The UK economy grew faster than expected in the last three months of 2017 at 0.5%.
Economists had been expecting growth of 0.4%, according to consensus figures with some even forecasting slowdown to just 0.3%.
The gross domestic product (GDP) was propped up by the services sector - which accounts for around 79% of the economy.
Despite the uptick, economists warned there are signs of "slower and uneven" growth ahead.
In its initial estimate for October to December, the Office for National Statistics (ONS) said services grew 0.6% quarter on quarter. Business and financial services made the biggest contribution, accounting for work from the likes of lawyers, architects and business administrators.
However, the ONS said longer-term trends were pointing to a broader slowdown.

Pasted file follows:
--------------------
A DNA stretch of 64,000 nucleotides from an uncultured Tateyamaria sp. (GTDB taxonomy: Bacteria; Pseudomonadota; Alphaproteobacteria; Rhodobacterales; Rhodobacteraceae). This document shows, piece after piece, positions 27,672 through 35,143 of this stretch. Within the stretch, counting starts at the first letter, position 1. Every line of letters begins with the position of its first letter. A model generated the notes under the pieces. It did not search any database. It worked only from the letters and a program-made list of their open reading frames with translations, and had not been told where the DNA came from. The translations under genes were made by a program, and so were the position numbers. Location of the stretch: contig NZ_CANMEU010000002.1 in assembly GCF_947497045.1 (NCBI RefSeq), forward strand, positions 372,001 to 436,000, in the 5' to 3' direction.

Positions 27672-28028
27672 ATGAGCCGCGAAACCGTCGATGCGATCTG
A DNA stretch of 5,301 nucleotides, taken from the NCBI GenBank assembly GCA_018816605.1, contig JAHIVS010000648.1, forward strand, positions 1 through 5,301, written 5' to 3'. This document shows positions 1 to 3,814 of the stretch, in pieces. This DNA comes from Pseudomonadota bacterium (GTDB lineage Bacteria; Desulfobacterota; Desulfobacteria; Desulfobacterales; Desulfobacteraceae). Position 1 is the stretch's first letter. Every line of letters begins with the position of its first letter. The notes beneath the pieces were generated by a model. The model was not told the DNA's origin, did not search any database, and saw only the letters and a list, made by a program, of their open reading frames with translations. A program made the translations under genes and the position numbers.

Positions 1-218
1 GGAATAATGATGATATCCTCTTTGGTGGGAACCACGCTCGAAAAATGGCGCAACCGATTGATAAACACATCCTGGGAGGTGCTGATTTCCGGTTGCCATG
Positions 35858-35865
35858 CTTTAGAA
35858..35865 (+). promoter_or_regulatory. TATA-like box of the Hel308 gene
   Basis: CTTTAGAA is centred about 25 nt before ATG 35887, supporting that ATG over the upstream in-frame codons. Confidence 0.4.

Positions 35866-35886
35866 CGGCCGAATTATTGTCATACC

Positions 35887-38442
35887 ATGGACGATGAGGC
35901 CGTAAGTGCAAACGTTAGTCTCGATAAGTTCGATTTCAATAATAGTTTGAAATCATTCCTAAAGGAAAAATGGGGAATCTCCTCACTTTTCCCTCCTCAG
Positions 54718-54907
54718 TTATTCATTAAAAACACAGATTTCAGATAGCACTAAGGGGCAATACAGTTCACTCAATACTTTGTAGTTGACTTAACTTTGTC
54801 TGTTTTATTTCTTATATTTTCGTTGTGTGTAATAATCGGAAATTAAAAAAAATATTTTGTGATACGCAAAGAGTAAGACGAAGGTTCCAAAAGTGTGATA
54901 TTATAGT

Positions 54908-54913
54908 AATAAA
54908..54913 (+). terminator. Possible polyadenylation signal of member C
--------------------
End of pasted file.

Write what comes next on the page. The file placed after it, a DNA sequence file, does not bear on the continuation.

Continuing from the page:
ONS head of GDP Darren Morgan said: "The boost to the economy at the end of the year came from a range of services including recruitment agencies, letting agents and office management.
"Other services - notably consumer facing sectors - showed much slower growth," he said, referring to industries such as distribution, hotels, catering, transport and communications.
"Manufacturing also grew strongly but construction again fell."
The UK economy is still struggling to bounce back to levels seen in the final quarter of 2016 when GDP rose by 0.6%.